Particularly for start-ups – whose rapid growth may demand split-second decisions with long-lasting repercussions – an effective go-to-market strategy indicates the best way ahead. With resources often in short supply, teams must be seamlessly aligned, as out-of-sync missteps can waste valuable time and scarce resources.

A well-designed go-to-market strategy keeps everyone – sales, marketing, products and engineering – on the same page in the same playbook, all pursuing identical goals. This is why live input from team members is valuable, together with documents, photos and videos, keeping all GTM strategy information conveniently to hand in one place. Links to other aspects (like marketing strategies) may also be useful.

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Preparing A Go To Market Plan

Depending on the specific characteristics of each product launch, GTM planning must answer key questions about the product and its uses, market problems, potential customers, budgets and resources. The answers outline the key components of the related GTM strategy.

For small and medium businesses, a strong go-to-market strategy can underpin core business imperatives, from sales and revenues to marketing and even partners.

Drawing Up A Go To Market Strategy

This strategic framework outlines the most effective path for bringing a new product to market. Preceded by in-depth market analyses, an effective GTM strategy requires solid knowledge of buyer personas, highlighting competitive advantages and defining pricing strategies. On the buyer’s side, it must identify pain points addressed by the product, with easy-to-follow roadmaps that lead to strategic goals.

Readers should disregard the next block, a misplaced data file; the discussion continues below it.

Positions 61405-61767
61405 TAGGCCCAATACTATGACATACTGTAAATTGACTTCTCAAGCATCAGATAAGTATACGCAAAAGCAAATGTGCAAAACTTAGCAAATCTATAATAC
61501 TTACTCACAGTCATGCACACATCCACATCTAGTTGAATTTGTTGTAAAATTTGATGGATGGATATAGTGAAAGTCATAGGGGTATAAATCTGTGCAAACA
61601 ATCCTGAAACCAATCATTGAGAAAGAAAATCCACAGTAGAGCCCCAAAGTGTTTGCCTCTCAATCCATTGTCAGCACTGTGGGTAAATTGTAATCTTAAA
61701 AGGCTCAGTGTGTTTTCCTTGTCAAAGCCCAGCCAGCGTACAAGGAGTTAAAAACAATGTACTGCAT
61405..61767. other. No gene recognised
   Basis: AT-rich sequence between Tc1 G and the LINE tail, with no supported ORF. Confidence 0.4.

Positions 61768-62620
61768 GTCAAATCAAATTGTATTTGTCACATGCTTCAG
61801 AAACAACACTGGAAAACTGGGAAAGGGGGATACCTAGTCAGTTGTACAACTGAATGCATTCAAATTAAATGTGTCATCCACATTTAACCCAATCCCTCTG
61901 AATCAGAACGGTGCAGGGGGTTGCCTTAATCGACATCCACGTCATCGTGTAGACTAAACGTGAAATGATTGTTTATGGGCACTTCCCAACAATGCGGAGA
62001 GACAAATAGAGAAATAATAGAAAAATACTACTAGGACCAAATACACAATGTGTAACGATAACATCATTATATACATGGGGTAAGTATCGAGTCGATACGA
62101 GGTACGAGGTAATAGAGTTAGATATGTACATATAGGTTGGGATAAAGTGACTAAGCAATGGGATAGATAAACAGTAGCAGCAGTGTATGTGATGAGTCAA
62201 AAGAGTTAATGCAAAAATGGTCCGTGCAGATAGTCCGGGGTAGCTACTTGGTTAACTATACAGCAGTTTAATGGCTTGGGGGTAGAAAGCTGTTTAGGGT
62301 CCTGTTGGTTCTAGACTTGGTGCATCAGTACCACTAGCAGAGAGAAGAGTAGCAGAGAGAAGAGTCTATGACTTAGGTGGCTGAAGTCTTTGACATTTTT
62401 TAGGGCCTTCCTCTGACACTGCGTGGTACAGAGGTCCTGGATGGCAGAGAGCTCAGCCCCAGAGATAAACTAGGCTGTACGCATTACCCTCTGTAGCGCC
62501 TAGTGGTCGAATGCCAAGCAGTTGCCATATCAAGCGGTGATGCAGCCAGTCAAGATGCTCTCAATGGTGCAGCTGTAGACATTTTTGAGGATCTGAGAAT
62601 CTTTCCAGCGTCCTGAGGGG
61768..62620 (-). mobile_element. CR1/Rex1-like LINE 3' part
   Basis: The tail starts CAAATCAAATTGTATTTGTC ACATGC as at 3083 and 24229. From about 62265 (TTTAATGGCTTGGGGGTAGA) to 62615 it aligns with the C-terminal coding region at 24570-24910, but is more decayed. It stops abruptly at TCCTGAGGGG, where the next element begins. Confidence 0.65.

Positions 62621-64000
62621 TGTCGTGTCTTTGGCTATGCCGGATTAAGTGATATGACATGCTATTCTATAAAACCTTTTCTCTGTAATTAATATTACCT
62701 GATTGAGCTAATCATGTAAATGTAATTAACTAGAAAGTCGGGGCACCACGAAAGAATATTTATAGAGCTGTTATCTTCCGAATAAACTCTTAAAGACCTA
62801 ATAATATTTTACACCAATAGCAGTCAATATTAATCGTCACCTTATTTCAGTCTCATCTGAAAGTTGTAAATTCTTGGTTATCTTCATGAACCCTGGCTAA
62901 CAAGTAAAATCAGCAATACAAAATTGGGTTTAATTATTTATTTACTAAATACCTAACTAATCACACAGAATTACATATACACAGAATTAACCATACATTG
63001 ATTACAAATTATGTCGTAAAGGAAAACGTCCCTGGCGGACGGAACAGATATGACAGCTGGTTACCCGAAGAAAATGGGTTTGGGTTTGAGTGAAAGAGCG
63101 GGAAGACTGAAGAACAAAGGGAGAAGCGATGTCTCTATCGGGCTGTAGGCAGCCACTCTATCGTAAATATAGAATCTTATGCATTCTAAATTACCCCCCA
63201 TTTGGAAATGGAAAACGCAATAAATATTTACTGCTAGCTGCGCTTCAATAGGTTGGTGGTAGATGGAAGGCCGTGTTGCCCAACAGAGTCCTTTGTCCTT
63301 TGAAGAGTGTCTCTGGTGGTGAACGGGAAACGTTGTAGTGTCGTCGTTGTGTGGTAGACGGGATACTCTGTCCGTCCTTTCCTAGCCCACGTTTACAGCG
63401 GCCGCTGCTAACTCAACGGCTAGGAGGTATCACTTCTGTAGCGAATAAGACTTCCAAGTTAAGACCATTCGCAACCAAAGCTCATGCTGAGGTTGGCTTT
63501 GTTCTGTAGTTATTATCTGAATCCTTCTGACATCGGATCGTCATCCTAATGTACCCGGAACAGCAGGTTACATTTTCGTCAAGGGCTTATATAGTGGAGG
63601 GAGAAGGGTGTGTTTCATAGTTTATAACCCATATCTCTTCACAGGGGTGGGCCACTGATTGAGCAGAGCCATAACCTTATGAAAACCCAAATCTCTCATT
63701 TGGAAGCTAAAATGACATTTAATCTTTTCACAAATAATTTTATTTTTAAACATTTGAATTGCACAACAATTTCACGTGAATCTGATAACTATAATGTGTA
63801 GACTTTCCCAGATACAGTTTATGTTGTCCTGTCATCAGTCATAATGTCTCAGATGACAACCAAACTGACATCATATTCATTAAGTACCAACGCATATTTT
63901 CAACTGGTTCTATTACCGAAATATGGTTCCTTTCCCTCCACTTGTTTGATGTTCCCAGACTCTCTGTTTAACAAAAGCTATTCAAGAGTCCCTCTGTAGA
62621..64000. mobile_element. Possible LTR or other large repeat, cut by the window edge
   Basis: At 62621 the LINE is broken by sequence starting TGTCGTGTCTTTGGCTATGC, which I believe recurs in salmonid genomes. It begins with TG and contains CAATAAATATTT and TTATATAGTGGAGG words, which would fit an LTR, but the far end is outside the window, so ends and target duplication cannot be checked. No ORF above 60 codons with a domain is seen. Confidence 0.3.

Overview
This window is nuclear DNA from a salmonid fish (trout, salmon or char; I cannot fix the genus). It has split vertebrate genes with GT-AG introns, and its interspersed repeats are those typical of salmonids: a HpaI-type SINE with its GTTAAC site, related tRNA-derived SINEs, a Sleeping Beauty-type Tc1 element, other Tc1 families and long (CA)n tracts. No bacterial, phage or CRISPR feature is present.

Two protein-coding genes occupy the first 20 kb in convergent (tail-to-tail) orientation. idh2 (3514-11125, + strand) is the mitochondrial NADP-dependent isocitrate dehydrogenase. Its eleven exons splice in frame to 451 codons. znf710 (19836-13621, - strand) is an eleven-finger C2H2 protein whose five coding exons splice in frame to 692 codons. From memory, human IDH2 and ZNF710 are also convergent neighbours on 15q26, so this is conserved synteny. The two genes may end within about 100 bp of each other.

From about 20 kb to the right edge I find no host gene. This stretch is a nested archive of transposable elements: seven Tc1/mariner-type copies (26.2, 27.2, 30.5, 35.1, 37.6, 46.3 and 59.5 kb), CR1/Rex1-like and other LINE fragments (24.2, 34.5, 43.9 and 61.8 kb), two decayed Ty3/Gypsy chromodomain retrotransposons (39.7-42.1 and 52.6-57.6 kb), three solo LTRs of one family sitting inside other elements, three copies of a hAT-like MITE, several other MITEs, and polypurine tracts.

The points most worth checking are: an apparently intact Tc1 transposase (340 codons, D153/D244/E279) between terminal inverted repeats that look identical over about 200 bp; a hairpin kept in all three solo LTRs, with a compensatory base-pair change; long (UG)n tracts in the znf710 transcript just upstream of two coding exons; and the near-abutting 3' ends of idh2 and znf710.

Sidestepping Risks Through Smart GTM Planning

By marking the best path and avoiding pitfalls, a solid go-to-market strategy helps businesses of all sizes reduce their exposure to costly risks. However, failures in crucial areas (like product development and marketing) can be devastating for smaller ventures that might be underfunded, wagering on an all-or-nothing launch.

Nevertheless, small and medium businesses have an inherent advantage over their larger counterparts: leaner structures with shorter decision channels endow them with greater agility and all-round flexibility steered by fast feedback and hands-on analyses. In today’s dynamic markets, this lets SMBs switch course almost overnight, seizing fresh opportunities as they arise.

This is why GTM strategies should avoid setting arbitrary growth targets, just to impress stakeholders and investors. Instead, each launch must be tailored to its unique set of circumstances, possibly supported by specialized partners. Not set in stone, a successful go-to-market strategy is always a work in progress, constantly fine-tuned as the company adapts to changing circumstances, pursuing opportunities and avoiding risks.

Flexibility Keeps GTM strategies On Target

This boots-on-the-ground approach ensures that flexible go-to-market strategies keep pace with developing markets, while staying attuned to consumer preferences. By focusing on pre-launch details through robust GTM strategies, companies of all sizes can ensure they thrive for decades still to come.

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About the Author: Jeremy Mays

Is the Founder and CEO of Transmyt Marketing. He's an accomplished, award winning marketer, responsible for guiding companies though the complex challenges of navigating and succeeding in today's digital economy. To get in touch, you can email him at jeremy@transmyt.com